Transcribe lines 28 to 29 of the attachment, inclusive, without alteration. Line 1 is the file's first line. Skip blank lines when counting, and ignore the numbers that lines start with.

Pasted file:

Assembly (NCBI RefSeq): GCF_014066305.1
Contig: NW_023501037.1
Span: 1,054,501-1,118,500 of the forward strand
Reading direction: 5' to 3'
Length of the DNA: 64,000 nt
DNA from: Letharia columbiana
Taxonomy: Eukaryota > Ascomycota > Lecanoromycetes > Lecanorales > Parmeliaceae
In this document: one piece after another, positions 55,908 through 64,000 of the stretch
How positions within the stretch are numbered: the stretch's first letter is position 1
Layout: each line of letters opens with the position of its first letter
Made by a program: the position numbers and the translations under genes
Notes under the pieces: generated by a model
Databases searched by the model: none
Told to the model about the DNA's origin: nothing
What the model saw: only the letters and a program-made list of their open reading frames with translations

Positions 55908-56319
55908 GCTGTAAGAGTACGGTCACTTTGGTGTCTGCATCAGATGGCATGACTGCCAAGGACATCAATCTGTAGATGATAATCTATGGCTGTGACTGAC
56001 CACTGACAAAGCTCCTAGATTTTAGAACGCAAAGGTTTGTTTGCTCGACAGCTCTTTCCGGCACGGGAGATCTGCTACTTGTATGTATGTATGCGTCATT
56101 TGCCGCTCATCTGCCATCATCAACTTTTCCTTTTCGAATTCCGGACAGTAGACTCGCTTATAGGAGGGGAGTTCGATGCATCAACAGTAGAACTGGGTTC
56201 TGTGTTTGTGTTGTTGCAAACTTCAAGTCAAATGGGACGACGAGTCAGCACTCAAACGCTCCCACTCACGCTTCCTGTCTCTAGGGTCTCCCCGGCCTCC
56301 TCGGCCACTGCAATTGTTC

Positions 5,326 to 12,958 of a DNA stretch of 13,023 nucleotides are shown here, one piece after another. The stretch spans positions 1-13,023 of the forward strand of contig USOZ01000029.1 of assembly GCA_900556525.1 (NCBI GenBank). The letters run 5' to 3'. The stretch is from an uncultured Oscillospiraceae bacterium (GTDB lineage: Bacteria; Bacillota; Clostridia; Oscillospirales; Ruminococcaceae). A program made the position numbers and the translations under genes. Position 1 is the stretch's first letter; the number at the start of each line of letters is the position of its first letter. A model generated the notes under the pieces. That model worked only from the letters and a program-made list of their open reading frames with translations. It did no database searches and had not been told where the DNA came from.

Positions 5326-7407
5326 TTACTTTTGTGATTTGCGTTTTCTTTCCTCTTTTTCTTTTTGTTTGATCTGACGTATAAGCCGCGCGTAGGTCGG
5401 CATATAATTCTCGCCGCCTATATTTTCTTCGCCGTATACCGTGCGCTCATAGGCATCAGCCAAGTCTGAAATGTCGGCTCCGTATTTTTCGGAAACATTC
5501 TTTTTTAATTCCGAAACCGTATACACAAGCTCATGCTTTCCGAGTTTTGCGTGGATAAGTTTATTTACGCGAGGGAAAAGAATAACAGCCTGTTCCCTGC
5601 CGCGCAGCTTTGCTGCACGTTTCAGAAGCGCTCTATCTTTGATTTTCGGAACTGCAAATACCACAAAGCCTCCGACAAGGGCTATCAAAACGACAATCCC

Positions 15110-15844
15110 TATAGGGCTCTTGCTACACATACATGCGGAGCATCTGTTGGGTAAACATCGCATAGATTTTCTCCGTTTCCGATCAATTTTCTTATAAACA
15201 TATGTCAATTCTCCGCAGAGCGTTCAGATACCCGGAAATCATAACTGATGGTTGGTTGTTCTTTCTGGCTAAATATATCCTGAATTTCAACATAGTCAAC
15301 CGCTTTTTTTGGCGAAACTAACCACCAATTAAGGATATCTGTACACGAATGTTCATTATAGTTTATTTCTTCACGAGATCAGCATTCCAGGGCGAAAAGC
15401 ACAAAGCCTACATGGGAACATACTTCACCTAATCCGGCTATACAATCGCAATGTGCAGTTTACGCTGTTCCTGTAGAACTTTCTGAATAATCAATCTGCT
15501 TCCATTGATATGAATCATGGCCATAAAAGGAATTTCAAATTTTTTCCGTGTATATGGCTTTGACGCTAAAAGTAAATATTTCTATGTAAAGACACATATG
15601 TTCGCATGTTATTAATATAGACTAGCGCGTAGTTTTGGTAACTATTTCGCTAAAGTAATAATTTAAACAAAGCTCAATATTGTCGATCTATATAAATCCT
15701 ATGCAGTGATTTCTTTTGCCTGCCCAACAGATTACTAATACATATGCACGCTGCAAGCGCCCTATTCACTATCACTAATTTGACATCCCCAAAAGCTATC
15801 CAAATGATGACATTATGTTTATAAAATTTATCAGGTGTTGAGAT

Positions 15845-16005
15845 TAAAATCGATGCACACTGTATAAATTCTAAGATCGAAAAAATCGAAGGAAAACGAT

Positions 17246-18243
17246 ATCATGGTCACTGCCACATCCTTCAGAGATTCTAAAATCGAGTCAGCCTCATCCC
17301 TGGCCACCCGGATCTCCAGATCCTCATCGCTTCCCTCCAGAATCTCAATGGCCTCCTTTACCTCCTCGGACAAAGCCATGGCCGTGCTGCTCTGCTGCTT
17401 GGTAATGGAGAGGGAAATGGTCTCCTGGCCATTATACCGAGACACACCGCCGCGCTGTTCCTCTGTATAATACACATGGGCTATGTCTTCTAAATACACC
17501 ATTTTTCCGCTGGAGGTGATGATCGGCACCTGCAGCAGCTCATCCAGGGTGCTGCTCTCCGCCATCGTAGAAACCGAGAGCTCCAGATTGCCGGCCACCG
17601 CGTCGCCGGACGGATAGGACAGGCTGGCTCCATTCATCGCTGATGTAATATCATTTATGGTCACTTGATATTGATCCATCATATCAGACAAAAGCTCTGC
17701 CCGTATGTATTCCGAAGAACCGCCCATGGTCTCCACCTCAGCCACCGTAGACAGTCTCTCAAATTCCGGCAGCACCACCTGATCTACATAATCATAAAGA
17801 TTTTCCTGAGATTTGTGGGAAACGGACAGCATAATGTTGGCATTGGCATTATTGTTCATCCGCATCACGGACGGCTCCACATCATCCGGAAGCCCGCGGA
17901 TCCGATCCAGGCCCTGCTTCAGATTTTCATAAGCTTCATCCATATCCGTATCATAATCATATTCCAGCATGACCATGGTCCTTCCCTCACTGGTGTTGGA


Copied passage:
Positions 15110-15844
15110 TATAGGGCTCTTGCTACACATACATGCGGAGCATCTGTTGGGTAAACATCGCATAGATTTTCTCCGTTTCCGATCAATTTTCTTATAAACA